ASEAN-IPR Discussion Series 2022 Session 2: “Gender-Sensitive Analytical Approaches: Women’s Involvement in Violent Extremism”

ASEAN-IPR Discussion Series 2022 Session 2: “Gender-Sensitive Analytical Approaches: Women’s Involvement in Violent Extremism”


Session 2: Gender-Sensitive Analytical Approaches: Women’s Involvement in Violent Extremism


Friday, 24 June 2022

Over 120 participants attended the second session of the ASEAN Institute for Peace and Reconciliation (ASEAN-IPR) Discussion Series 2022, with the theme “Gender-Sensitive Analytical Approaches: Women’s Involvement in Violent Extremism” that was conducted on 24 June 2022 through Zoom Webinar Platform and the Institute’s YouTube Channel. This year’s Discussion Series is organised in conjunction with the Institute’s 10th Anniversary commemoration. Looking at the recent pattern  of increased involvement of women in extremist groups and acts of terrorism, the Session looked at gender sensitive approaches in addressing under-explored questions regarding the difference in the experience of women compared to men in their path towards radicalisation, escalating violence, terrorist motivations, roles, and factors that can sustain their continued involvement in violent extremism. Moreover, it is important to note that the gender-based difference in experience would also most likely be related to  the disproportionate impact it has particularly on women.

The session was moderated by Ms. Dina S. Zaman from IMAN Research. Four experts with insights from inside and outside the region were invited as resource persons, namely: Ms. Fionnuala D. Ni Aolain (Special Rapporteur on Counterterrorism and Human Rights, UN OHCHR), Mr. Andhika Chrisnayudhanto (National Counterterrorism Agency of Indonesia), Dr. Zora A Sukabdi (University of Indonesia) and Mr. Andrin Raj (International Association for Counter-terrorism and Security Professionals). Each speaker shared their perspective and experiences towards the gender analytical approaches discourse on radicalism and violent extremism – namely to elaborate further on the trends of increasing women’s involvement in violent extremism groups and activities, as well as to provide clear examples of national, regional, and even global frameworks that have implemented these approaches in Preventing and Countering Violent Extremism (P/CVE) efforts. The speakers also underlined the varying levels of risk, vulnerabilities and roles of women in different contexts within violent extremist groups that are yet to be recognised by governments and counterterrorism programs.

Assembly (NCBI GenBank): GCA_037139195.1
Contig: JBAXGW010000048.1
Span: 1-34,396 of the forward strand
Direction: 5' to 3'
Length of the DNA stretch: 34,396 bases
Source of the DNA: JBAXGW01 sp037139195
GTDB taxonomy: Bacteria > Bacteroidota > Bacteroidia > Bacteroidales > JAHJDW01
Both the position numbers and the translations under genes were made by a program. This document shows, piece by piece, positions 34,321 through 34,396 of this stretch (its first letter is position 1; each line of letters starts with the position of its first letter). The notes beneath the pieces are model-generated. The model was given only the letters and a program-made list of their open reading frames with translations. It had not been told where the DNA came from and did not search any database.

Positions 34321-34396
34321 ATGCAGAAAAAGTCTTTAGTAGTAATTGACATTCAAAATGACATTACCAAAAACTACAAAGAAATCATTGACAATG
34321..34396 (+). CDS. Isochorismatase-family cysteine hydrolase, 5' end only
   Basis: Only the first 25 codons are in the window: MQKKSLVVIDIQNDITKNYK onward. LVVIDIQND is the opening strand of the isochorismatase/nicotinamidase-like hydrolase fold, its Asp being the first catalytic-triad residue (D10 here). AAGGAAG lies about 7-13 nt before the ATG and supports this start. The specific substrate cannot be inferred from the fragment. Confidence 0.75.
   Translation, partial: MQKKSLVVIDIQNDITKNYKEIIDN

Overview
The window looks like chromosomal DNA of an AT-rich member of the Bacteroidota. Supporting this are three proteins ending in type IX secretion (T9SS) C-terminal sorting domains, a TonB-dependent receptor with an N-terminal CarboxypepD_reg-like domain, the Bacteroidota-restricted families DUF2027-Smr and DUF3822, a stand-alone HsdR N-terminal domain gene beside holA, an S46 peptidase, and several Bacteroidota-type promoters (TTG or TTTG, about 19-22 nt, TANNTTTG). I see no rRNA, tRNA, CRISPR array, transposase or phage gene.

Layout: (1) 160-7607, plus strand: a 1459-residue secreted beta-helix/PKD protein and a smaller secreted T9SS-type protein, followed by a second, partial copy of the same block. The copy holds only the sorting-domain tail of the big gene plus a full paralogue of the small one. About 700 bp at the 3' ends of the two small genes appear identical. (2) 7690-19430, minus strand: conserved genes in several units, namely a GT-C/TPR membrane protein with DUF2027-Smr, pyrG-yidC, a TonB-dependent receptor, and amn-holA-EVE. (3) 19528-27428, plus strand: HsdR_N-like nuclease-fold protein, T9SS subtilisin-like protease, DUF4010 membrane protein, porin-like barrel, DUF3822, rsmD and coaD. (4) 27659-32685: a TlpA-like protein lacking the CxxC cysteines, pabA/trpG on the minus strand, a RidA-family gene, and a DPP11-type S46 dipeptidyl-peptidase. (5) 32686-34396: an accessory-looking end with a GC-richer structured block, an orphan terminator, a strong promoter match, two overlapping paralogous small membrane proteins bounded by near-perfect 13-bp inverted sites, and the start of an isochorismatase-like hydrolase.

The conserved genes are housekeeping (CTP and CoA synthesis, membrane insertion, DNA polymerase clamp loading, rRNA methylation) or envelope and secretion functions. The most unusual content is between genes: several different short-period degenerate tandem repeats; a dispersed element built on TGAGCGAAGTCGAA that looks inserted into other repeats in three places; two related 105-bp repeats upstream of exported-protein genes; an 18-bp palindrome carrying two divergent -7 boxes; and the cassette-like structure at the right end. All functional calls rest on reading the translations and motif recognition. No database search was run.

The discussion took note several driving factors and motivations for women’s involvement in violent extremist groups; including both push factors such as socio-economic conditions, and pull factors such as propaganda designed by recruiters. It was highlighted that violent extremist groups often promise a better status and life for women that could not be provided by other parts of society. In this context, women experience two-fold pressure – coming from both state and non-state actors. Therefore, acknowledging and addressing the lack of equal status of women in society is a very important step to mitigate this specific issue.

In addition, further zooming into the overlooked aspects of gender-sensitive approaches to P/CVE, increased involvement of societal figures and civil society organisations such as religious leaders and grassroot communities are recommended to complement governmental initiatives in the mitigation of women’s involvement in violent extremism. In some areas of Southeast Asia, religious civil society organisations could aid the government to implement regulations and National Action Plans in regard to this issue. Furthermore, the speakers’ concurred that humanitarian principles and human rights should not be neglected by governments and law enforcement authorities when implementing the Women, Peace, and Security (WPS) Agenda, particularly by conducting CVE in a professional manner that upholds these “Do No Harm” principles. Discussions further jumped into the conclusion that women should also be involved in all decision-making processes related to the prevention and countering of violent extremism.

Be sure to subscribe to the ASEAN-IPR’s YouTube Channel, and follow our social media for the latest information and/or updates on our activities and stay tuned for upcoming sessions of the Online Discussion Series 2022.



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